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How Do You Convince Your Aging Parent to Hand Over the Keys?

Driving is an American institution. It can be very hard to convince an aging parent that they may want to consider not driving anymore. This goes even more so for an aging parent suffering from dementia symptoms.

A part of what makes things difficult is that while an aging parent might be capable of understanding the decline in his or her driving abilities, a parent with dementia may not actually be aware that anything has changed. When they wake up in the morning, they may go back to a time when they were a perfectly capable driver, and you may find that convincing them otherwise is a daunting task. Here are some tips to help you with the conversation:

1. When making your case, look for evidence

Does your loved one get lost often when he or she drives? Has she gotten any tickets? Has he or she been in any dangerous situations, or even worse, accidents?

All of these things are proof that driving may not be a good idea, and you can use them when making your case, with the caveat that your parent may have limited understanding or recollection of the events you’re describing.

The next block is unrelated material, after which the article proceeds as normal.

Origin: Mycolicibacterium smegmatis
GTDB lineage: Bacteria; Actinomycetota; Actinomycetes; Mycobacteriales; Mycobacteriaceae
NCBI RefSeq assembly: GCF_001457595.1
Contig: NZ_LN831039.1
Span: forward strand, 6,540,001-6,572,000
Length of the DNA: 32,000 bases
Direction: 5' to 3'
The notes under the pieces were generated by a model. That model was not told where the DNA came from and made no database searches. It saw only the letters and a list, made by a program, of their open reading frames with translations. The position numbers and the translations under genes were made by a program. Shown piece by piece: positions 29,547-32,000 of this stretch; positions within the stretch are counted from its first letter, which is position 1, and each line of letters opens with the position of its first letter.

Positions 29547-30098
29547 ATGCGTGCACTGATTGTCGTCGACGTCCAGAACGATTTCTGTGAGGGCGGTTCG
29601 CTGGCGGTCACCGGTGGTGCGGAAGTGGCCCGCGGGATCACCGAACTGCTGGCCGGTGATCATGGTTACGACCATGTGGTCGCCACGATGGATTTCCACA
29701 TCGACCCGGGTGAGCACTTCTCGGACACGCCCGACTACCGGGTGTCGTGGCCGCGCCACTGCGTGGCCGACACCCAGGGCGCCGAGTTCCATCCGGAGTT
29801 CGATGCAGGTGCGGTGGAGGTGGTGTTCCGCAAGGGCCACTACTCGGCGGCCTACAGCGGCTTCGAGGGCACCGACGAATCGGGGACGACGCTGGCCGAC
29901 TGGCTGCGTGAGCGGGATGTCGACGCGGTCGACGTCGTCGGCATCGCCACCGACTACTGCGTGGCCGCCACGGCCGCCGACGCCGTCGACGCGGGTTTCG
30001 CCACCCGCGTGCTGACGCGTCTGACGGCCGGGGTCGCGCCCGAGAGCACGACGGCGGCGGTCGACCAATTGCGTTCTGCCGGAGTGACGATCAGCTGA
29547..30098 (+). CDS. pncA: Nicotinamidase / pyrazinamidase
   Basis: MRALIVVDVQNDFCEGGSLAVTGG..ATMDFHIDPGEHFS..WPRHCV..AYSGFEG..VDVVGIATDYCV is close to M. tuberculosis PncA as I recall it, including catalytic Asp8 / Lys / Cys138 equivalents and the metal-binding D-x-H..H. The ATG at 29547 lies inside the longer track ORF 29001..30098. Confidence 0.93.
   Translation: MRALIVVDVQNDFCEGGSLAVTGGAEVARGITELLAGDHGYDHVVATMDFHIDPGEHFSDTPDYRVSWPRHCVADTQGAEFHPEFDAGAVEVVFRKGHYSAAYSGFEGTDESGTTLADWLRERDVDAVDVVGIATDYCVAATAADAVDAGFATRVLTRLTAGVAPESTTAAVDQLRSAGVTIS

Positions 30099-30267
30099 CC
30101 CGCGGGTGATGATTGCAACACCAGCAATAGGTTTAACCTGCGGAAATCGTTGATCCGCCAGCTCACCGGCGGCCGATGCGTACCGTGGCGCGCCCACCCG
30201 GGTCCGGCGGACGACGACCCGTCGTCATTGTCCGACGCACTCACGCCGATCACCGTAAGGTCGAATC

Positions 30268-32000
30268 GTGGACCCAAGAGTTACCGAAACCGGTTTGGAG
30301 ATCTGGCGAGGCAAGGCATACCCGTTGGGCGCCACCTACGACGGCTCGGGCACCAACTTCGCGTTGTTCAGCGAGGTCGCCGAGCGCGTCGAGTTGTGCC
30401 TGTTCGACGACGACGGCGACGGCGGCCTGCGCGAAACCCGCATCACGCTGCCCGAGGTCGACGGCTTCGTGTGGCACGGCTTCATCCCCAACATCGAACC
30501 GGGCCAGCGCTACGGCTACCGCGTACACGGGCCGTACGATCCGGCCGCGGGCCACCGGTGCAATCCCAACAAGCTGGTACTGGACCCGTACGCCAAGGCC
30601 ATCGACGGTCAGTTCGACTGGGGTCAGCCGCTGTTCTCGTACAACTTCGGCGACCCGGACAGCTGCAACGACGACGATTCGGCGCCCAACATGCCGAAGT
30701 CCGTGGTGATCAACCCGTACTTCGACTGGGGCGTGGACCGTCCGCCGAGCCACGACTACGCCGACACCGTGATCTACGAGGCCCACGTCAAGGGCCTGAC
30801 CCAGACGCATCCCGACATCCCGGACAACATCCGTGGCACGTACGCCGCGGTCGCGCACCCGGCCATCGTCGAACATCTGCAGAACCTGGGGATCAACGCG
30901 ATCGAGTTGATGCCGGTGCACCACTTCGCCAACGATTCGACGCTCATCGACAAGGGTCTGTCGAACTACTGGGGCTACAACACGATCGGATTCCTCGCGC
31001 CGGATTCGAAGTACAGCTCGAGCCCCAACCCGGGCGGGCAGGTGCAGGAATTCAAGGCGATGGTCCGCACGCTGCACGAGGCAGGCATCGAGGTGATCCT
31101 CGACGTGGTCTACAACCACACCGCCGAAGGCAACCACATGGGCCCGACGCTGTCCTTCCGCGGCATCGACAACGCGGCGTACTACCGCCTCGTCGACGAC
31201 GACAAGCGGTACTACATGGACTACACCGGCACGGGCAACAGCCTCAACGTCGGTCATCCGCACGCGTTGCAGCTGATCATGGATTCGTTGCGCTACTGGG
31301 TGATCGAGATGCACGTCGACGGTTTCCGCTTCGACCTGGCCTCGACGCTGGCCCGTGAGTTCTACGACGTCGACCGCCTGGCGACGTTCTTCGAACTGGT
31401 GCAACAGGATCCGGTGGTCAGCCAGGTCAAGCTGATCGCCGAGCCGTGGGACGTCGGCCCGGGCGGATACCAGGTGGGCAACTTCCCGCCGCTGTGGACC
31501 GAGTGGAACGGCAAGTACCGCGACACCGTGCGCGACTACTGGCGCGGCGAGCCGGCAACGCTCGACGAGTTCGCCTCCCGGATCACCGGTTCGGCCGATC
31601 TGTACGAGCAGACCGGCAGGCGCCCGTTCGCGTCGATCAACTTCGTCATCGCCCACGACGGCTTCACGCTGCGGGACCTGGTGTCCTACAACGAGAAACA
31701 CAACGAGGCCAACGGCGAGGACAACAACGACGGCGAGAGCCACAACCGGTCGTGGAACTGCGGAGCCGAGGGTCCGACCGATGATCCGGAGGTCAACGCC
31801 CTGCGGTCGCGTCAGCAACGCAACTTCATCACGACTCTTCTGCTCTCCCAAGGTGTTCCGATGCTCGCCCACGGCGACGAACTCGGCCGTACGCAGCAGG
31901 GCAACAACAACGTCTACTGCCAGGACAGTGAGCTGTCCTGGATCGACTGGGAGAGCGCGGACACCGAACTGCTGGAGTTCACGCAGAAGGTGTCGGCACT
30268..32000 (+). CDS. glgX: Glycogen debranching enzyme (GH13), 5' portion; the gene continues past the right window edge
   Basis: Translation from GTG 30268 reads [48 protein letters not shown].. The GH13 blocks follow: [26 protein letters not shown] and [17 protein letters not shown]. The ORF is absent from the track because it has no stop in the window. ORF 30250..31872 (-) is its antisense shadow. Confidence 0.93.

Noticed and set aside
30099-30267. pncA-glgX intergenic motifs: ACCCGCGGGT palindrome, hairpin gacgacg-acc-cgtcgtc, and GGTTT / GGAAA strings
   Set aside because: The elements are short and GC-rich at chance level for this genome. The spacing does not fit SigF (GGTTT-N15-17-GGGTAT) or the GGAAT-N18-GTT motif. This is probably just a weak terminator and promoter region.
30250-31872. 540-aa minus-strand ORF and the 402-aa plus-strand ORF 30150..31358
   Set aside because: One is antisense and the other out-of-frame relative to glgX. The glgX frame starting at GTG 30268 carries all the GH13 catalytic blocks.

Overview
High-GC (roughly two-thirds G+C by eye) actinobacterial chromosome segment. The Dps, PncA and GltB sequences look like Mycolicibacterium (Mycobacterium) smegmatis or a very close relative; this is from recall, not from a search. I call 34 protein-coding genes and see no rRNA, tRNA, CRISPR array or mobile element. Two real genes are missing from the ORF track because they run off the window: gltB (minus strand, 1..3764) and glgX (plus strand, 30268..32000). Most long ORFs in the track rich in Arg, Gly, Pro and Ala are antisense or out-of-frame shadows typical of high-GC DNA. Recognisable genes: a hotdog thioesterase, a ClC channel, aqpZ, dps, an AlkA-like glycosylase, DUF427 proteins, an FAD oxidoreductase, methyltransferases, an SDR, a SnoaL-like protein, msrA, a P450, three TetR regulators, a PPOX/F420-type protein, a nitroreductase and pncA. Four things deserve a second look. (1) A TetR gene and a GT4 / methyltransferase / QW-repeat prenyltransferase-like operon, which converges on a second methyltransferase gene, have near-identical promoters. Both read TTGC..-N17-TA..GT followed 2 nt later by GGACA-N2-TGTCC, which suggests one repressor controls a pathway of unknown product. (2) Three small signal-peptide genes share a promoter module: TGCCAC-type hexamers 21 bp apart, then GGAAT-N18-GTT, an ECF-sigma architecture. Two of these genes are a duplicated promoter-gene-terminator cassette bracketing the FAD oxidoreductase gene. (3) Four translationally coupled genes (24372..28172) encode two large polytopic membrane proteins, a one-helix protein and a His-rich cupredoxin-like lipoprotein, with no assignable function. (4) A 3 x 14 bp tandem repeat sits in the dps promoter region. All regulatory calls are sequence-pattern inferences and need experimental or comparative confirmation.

2. Offer alternative ways to get around

Driving is often not so much about driving, as it is about independence and being able to go anywhere one wants to. If you’re trying to convince your loved one to stop driving, offer them a different way to get around.

For example, if they have regularly scheduled trips to the store or to see friends, find a family member or friend who can give them a ride. Alternatively you can even give them a taxi or Uber “budget” that promises to take them anywhere they want to go, virtually anytime they want to go there.

3. Take control of the keys

The honor system is great, but if you do find that your loved one is still driving more than they should be, you might have to actually take the keys away to ensure that they stay safe.

4. Let them drive in a highly controlled environment

After all that, your loved one may still just like the experience of driving. Letting them drive is a serious decision, so be extremely conservative when it comes to gauging their symptoms and their capabilities. But if you do find that they’re still capable of driving, under supervision, consider taking them out on a basic route, at a time when the roads are relatively clear (such as early weekend mornings). He or she will appreciate being given a sense of control and a chance to relive his or her glory days.

Do you need help figuring out if your loved one might need more help around the house? Take our 5 Minute Home Care Quiz, which will help you score your loved one’s well-being on 6 different parameters!

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